• 1906-08-21, Pittsburgh Post, "Rural guards are increased" ( 86403446): "The first death resulting from the insurrection occured [sic] this afternoon. Rural guards encountered one of Bandera's bands and in a rapid exchange of shots which ensued Lieutenant Gregario Roque, the commander of the rural guards was killed. The band escaped."
  • 1906-08-22, Source:Revolution-in-cuba: "The fact that the famous colored guerrilla Quentin Bandera is one of the revolutionary leaders is looked on here as one of the most disquieting factors in the situation. He is a man of intelligence and determination with unbounded influence over the colored element of the population. He was a highly successful guerrilla leader during the revolutionary period preceding the American occupation and gave the Spaniards more trouble than almost any other man."
  • 1906-08-23, Pittsburgh Post, "First town captured by Cuban insurgents" ( 86403769): "Bandera Being Pursued. ¶ An attempt is being made with 200 mounted rural guards and regulars to corner Quentin Bandera who, with 150 men, is in the western part of Havana province."
  • 1906-08-23, Source:Rodriguez-claims: "An attempt is being made with 200 mounted rural guards and regulars to corner Quentin Bandera, who, with 150 men, is continuing his dodging tactics in the western part of the province of Havana."
  • 1906-08-24, Gazette Times, "Negro bandit killed by the rural guards" ( 85932924, 85932927): "HAVANA, Aug. 23.—The body of Gen. Quintin Bandera, the negro bandit, lies in the morgue at Havana flanked by those of two mullato [sic] comrades, all frightfully gashed by the long, heavy machetes of the rural guards, who ended their careers." Whole article is about the skirmish that led to his death.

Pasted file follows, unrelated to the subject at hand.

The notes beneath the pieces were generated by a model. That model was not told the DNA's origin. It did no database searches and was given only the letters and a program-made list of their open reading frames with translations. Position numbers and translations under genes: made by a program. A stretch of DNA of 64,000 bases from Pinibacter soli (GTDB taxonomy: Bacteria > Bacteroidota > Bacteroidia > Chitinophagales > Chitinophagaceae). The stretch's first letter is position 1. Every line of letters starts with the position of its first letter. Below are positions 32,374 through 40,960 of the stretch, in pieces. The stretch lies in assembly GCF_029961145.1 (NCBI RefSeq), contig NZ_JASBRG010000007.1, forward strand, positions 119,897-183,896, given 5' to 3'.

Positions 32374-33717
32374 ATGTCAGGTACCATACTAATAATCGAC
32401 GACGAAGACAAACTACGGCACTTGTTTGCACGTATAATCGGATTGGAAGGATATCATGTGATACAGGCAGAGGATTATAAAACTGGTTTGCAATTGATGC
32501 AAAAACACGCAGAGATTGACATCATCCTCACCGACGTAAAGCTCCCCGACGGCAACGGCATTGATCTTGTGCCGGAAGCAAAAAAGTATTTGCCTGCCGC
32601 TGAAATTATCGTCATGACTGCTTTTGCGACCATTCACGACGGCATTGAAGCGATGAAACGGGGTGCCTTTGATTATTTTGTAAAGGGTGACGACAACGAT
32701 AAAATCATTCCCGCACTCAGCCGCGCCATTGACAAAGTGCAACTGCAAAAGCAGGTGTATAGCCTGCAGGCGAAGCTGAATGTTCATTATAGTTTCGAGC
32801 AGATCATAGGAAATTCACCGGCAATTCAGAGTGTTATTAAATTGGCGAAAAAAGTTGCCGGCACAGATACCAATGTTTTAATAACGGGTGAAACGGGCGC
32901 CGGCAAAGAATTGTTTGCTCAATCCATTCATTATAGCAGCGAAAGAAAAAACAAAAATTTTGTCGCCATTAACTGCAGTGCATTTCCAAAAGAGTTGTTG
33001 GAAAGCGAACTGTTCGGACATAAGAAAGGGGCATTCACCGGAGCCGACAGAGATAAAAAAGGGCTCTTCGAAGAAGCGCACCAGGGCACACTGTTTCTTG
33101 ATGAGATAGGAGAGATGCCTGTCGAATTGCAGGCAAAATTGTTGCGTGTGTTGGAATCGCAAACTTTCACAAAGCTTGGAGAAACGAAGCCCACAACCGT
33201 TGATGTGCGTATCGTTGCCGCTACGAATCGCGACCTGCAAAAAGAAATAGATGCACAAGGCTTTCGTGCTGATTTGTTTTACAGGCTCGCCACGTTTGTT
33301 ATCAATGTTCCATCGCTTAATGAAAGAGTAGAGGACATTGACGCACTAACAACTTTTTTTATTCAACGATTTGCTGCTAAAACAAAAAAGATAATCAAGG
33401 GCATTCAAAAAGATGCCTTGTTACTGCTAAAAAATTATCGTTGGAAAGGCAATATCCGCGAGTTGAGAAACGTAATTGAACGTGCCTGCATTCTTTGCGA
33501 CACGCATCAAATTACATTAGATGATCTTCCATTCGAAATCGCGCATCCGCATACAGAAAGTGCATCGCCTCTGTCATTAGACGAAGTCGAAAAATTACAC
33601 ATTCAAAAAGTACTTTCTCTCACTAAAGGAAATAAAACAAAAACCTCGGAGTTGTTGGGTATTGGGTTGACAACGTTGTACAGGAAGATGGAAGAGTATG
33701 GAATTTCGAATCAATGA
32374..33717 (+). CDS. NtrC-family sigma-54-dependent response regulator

• 1906-08-24, Source:Palma-appeal
  • 1906-08-24, Gazette Times, "Cuba's request for aid" ( 85932933): "Sufficient details of the character of the Cuban uprising are now at hand to warrant the belief that the affair is ephemeral. Its origin is directly traceable to the jealousies of practical politics and not to any motive appealing to a large proportion of the people. The case of Gen. Quentin Bandera, the negro leader, who was killed in a skirmish with the rural guards affords a typical illustration. Bandera, who was a veteran of both the Cuban insurrections against the Spaniards, looked to the Palma government for a handsome reward. He was appointed to a minor office, but demanded a higher post and, failing to secure this, associated himself with other malcontents in inciting the people to mutiny."
  • 1906-08-25, Pittsburg Press, "Rebels win big victory" ( 142157330): "Havana province is almost cleared of insurgents. The killing of General Bandera has caused most of the revolutionists to flee, and they are returning to their homes. The work of clearing this province was advanced yesterday when a detachment of rurales defeated a band of insurgents near San Antonio de Los Banos, killing two of the latter and scattering the band. ¶ Whether the government will profit in the end through Bandera's death is doubtful. The report has been industriously circulated among the negroes that he was not killed in battle, but after being captured was disposed of in a small hut to which he was taken. As a result many negroes have left here to join the insurgents' forces."
  • 1906-08-25, Gazette Times, "Palma facing prospects of long warfare" ( 85932961, 85932965): "While there are several insurgent bands at large in Santa Clara and Matanzas provinces, they are meager in numbers, and since the killing of Banderas in Havana province, at the head of his small band, are considered of little importance. . . . ¶ . . . ¶ There is a heavy negro population in Santiago, with hundreds of veterans of the Spanish wars who, in the old days, were the devoted comrades of Quintin Bandera. His killing by the Rurales, it is thought, enraged many of the negro veterans in the eastern provinces."
  • 1906-08-28, Gazette Times, "Palma says his blood will be shed for Cuba" ( 85933291): "The chief of the secret service has formally charged Senator Morua Delgado with being one of the initiators of the insurrection and with being at present one of its chief supporters. The chief claims Delgado led the late Quentin Bandera to revolt, against the latter's better judgment. ¶ Delgado, who is the only colored senator, was charged with instigating the outrage at Guanabacoa in February last."
  • 1907-06-09, Gazette Times, "Mystery of Root; his passing from the public eye at this time" ( 85691032): "It was Bacon who went to Cuba with Taft to straighten out the tangle resulting from the revolt of Bandera and Guerra and President Palma's betrayal of his duty."